Easy. A friend of mine started a small business. He had an intern/trainee and one day, one technician who was tasked to teach the trainee told my friend: "He will never learn. He eats grass". The meaning is he's a sheep/animal/stupid.
So if a human eats grass, I can easily imagine a horse not eating bread.
It's a masculine noun, which would normally be N, unless the word ends in й or ь. The plural ending then becomes и.
Лошадь is a feminine noun.
Masculine and feminine nouns can end in -ь. In the nominative plural, words which end in -ь change to -и, regardless of their gender.
Masculine words with a consonant ending most commonly end in -ы, not -и. Uncommonly, consonant ending words can end in -а or -я. So:
- -consonant ending adds: ы, а, я (or и if the ending consonant is ж, г, к, х, ч, ш, щ)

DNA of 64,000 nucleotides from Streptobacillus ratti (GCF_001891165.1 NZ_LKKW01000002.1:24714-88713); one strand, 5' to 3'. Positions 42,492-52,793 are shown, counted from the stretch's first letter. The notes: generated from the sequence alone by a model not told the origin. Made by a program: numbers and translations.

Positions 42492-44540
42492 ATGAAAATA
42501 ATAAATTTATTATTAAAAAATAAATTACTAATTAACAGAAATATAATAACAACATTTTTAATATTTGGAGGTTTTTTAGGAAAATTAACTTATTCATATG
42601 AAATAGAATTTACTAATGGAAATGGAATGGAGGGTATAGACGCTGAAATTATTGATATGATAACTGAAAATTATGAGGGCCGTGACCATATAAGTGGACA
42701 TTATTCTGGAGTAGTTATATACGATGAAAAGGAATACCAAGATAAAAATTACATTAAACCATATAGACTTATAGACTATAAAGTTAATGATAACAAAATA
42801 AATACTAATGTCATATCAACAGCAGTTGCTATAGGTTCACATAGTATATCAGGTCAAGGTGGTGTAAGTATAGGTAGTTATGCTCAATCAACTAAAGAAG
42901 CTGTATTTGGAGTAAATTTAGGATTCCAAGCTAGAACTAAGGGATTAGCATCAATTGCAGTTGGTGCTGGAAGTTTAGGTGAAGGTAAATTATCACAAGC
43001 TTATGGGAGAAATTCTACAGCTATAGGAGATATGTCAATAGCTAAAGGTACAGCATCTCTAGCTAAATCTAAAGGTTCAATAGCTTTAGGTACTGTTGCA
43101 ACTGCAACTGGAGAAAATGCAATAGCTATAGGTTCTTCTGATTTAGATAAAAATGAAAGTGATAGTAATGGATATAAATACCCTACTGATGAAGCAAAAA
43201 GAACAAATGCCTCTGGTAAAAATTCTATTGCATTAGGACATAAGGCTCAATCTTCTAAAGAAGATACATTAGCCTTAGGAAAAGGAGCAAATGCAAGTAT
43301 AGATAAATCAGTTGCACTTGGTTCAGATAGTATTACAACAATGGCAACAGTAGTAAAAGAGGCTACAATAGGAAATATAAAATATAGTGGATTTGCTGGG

- -ь changes to: и
Its not (just) the speed making things difficult for the audio aspect, but also the intonation seems a little off. (In fact the last two words almost sounded like something in English played backwards.) It rises and falls in what feels like an unusual way that i dont think would be the case with a human speaker.
Basically, you/we probably need to supplement duo with recordings of live speakers to get a better ear for pronunciation.
Есть is the infinitive "to eat," which has a 3rd person plural present tense conjugation едят (ie. They eat/are eating. Keep in mind that есть is also the irregular present tense conjugation of быть for all persons and numbers. You are most likely (and on Duolingo, exclusively) going to see it in the context of "there is/are" or in the construction у + [person in genitive], meaning someone "has" something. Пьёшь is the 2nd person singular present tense conjugation of пить, to drink.